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 - THE COUR1EU-JOURNAL: ... t MADISON COUNTY....
THE COUR1EU-JOURNAL: ... t MADISON COUNTY. latemtinp Sketch of Pioneer Days la the Cradle of the Com- monwealth. Haw the rather Enraged Wars, Lawsuit, C-nrtsvqiwiTels. -1 JataWDo. Hapt EatflTi Bloody Battle and ths Boble Daring and .Lnariranca or Joseph Proctor. Lists of all tha Prominent Men Sol diers, Politicians, Hunt ers, ate. GLIMPSES OFDAN'L BOONE. VTo th Editor of th Omrttr-JowmalA In 1871, while tbe writer was a resident of Madison county, at tba request of ohm of its ciUaana, he prepared a lustorical (ketch of aoma of tba ' laridanta 001 nerted with tha early settlement of that por tion of Kentucky. Tba county ta perhaps mora cloaely connactad with tba early tut ry of Kentucky than any other la tba Btata, and it ia believed that ersa an Imperfect account of ita settlement will ba of mora than local intareat. Tbara ara hnndrada of dti-araa aeattarad throughout this State and Mia-anuri wboaa anneatnrs cam front that county and, wboaa childraa and grandchildrca nat-u rally faal 6ep interest in tba aarly strug- glaa of tha old pionaara of Madison, Whila Mart toon waa not organised aa a separate county quiU so aarly as oitbar Lincoln, Fayatta or Jefferson, ita history for a tinta waa that of Kantocky, and tba triala and straggles of ita first aattlara oonatituta anoh aa important part of tha aarly pistory of tha Common waalth that it ia propoaed to maka a brief record of aotnaof than through tba columns of the Cocbieb-Jourxal, aaa ing. We are informed fcy Collins that the county ruurf naaianrELT settle ia 1775, but that it wa visited by Daniel Moon and Jobn Stewart, in 17B, and by the McAfee brothers and Samuel Adams in 1773. The local records of thai county snow that Cut. John Bnoddy and William Ward visited the county la 1778, and that Michael Btonar waa at Mulberry Lick in 1774. - Although Daniel Boone waa occupied a portion of the year 1775 in building a fort at Boonesborough and bringing his family and goods from North Carolina, still be must have traveled over the county considerably in 1775. From records in the County Clerk's office it appears that he waa oa Mnddv creek durins- that year, and there "made aa improvement for bis irtend Jamas Wharton." It appears from the same testimony that he waa also at the Wallace Estill spring in company with John Boyle, and that Boyle there "made aa improvement - and aha (planted a few peach seeds." In June, 1775. immediately after the puiiomg oi tne jxionesoprouga iort, equine Uonne built a cabin ia the county at Je- rusha's drove, ouSUvrrr creek, and com menced building a mat at "iioooe's Jia Mill" site. He waa preparing to move hie family to that place in. October, 1775, when be sold the cabin to Joseph Benny, land adjoining to George Smith. Ia August or September of the same year John Kennedy built a cabin oa the waters ot Silver creek, where John Cansnbell formerly lived. In June. 1775. Joel Walker built a cabia oa Muddy creek, which waa host a place of re sort for hunters and trappers in that part of the country. In the same month aad year Richard Hinds built a cabin near Clay 'a ferry, on the Kentucky jriver. Ia the spring of 1776, James late built a cabia on Muddy creek, and. aa this -structure waa doubtless a correct rspeeseptstioo of all that were built ia those early days, the following quaint DByrairTfos of it by Stephen Hanaock, aa eye-witness wno saw it in 17 s, maty not be uninteresting: "It waa a small I cabin covered with boards, having a mortar in the yard to pound corn, with two acres of ground cleared and planted near the cabin, with a brush fence 'around it, 'with a little spring cleaned out near It, with toe corn badly worked." It will be i observed that the cabins of Hquire Boone, Hinds, Kennedy and Walker were built i prior to the capture oc tne oaugiiters oc uaone and Uaiiowsy. which did not occur until the 1 4th of July. 1770. Prominent amour the early settlers waa Nathan Hart, who built another station called "White OakaM about one mile abitve Boonesborough in the year 1779. In the same year be cultivated a crop of corn on Hart's fork of Hilver, creek. He then hid his hoe and plow in the-mnebraka and went to North Carolina, wbetioe he brought his Estill lost not a moment in collecting a force to go in search of the Indians, not doubting from his knowledge of their character that they designed aa immediate blow at his or some ot the neighboring stations. From his owa and the nearest stations be- raised twenty-five men. Joseph .Proctor waa of the number. Whilst Estill aad his men were oa this expedition the Indiana suddenly sp- pearea around bis station at tne dawaot uay. on tbe 2Uta ot march, killed and acaipad Miss Oaas. and took Mnnk. h slave of Cant. Estill, captive. The Indians immediately and hastily retreated ia conse quence' or a highly exaggerated account which Munk gave them of the strength of the station aad tbe number of fighting men in it. No sooner had the Indians commenced their retreat than tbe women ia the fort (the men being all absent except one oa the sick-listl dispatobad two boys the late Gen. Hamuel Bouta and fetor Uackett te take the trad of Estill and bis men and, overtaking them, give information of what had transpired in the fort. Tba boys succeeded In coming up with him early oa the rooming of the filst, between the mouths of Downing creek and Red river. After a short search. Estill struck tha trail of the retreating Indians. It waa resolved at once to make pursuit, and no time waa lost in doing so. On tbe ever-memorable day of March 22. 1783. ia the bow county of Montgocaery. ta the vicinity of ate oserung, cape. Esturs party came up with tbe Indiana. They proved to be Wyandot, and twenty-five in number, exactly thatof Capt. Estm's band. The ground waa highly favorable to the Indian mode of warfare, but Estill and his men, without a moment's hesitation, boldly and foarlewily commenced aa attack upon them, and tbe latter aa boldly and fearlessly (for they were picked warriors) engaged in the bloody combat- It is, however, painful to record that in the very onset Lieut. Miller, ot Estill's party, with six men under his command inglorious-Iv fled from the field, thereby causing the death of many brave soldiers. Hence Es till's party numbered, eighteen, and tbe Wyandot twenty-five, between these partita, at the distance ot fifty yards, the battle raged for the space of two hours. Deeds of drape rate darinar were common. On eithnr side wounds and death were Inflicted, neither party aavancuig or retreating, 'fcrery man to his man, and every man to his tree.' Capt. Estill waa now covered with blood from a wound received early in the action; nme oc nis brave companion lay dead unon the fluid, and four others were ao disabled by their wounds aa to t unable to continue the Dgbt. Estill s fighting men were now reduced to four. Among this number was Jojajph 1'roctor. Tha brave lead er of this Hpartau band now brought Into personal conflict with a powerful and active Wyandot war rior. 'the couilict waa for a' time herce and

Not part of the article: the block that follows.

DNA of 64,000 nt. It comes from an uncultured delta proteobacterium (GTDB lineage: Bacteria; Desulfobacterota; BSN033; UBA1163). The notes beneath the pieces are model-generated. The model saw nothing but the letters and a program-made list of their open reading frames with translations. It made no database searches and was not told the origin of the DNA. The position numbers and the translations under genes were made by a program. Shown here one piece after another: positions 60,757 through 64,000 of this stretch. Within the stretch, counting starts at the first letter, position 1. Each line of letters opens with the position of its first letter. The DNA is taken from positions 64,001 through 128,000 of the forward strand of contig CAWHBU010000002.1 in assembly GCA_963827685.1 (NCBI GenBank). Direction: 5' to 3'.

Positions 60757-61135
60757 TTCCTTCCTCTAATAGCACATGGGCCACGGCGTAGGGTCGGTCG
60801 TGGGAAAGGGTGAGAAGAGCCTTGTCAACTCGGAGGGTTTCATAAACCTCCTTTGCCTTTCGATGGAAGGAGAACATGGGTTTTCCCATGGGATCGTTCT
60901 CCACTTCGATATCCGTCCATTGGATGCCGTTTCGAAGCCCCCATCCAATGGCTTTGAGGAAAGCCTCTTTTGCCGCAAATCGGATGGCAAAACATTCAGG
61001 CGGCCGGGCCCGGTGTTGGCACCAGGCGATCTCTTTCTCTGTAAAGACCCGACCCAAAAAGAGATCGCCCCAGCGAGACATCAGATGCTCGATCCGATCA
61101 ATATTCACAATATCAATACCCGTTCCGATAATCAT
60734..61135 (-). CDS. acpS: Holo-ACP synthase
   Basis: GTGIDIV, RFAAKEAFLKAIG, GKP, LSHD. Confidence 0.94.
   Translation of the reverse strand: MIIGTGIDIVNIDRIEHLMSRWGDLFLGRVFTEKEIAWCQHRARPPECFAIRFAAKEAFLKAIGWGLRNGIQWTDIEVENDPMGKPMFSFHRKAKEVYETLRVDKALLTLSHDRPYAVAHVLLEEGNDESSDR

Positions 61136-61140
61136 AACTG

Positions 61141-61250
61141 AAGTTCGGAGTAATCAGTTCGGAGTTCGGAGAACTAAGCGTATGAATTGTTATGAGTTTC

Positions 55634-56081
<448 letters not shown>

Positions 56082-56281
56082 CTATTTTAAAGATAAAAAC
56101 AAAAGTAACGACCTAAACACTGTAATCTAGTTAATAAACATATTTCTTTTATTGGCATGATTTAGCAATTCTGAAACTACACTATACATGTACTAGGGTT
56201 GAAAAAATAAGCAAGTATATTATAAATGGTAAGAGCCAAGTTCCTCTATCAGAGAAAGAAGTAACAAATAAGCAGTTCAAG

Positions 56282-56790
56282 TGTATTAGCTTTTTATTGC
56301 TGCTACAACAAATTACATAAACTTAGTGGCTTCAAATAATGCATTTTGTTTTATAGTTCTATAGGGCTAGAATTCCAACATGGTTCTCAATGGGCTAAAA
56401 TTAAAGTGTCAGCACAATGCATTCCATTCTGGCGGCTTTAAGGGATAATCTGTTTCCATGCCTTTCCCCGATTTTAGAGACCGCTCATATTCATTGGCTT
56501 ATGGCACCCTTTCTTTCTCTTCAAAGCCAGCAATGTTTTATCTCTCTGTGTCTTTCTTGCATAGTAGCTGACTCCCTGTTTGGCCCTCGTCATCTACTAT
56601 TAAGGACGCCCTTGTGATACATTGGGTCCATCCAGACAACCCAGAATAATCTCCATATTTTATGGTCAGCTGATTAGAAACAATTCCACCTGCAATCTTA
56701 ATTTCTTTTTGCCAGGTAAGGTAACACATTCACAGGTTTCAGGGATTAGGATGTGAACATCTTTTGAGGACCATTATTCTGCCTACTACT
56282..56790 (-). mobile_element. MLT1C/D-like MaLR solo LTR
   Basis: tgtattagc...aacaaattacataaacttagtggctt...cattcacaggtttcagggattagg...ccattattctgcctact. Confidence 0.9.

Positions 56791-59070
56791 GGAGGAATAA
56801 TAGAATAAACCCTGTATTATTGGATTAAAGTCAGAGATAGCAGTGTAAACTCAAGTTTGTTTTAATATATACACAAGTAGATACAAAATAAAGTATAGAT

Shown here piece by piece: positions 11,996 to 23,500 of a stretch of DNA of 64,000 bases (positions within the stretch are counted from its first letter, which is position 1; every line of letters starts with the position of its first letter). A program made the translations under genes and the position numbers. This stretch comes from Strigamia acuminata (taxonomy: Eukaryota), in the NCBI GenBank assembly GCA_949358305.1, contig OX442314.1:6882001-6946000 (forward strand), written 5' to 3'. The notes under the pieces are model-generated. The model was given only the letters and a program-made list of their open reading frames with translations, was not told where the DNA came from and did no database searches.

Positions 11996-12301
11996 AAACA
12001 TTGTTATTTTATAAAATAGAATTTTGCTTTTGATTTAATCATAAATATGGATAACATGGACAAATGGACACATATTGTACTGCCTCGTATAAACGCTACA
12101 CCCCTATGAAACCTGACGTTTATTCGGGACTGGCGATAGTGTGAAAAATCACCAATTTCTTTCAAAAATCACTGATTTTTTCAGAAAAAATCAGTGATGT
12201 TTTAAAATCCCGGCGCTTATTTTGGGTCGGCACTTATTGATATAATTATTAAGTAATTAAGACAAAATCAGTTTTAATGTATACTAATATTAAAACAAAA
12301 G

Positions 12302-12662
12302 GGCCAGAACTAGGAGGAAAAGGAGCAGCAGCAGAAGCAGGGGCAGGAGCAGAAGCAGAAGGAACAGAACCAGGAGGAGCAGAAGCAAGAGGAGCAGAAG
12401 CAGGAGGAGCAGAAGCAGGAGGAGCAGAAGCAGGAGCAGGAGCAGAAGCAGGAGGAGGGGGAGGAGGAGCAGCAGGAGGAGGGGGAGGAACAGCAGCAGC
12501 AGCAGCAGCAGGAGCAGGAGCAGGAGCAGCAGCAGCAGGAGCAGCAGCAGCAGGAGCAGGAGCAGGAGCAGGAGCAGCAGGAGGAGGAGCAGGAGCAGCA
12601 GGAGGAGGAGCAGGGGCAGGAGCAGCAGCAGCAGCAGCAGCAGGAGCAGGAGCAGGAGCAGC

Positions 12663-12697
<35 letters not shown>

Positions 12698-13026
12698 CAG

Clipped from
  1. The Courier-Journal,
  2. 27 Aug 1882, Sun,
  3. Page 7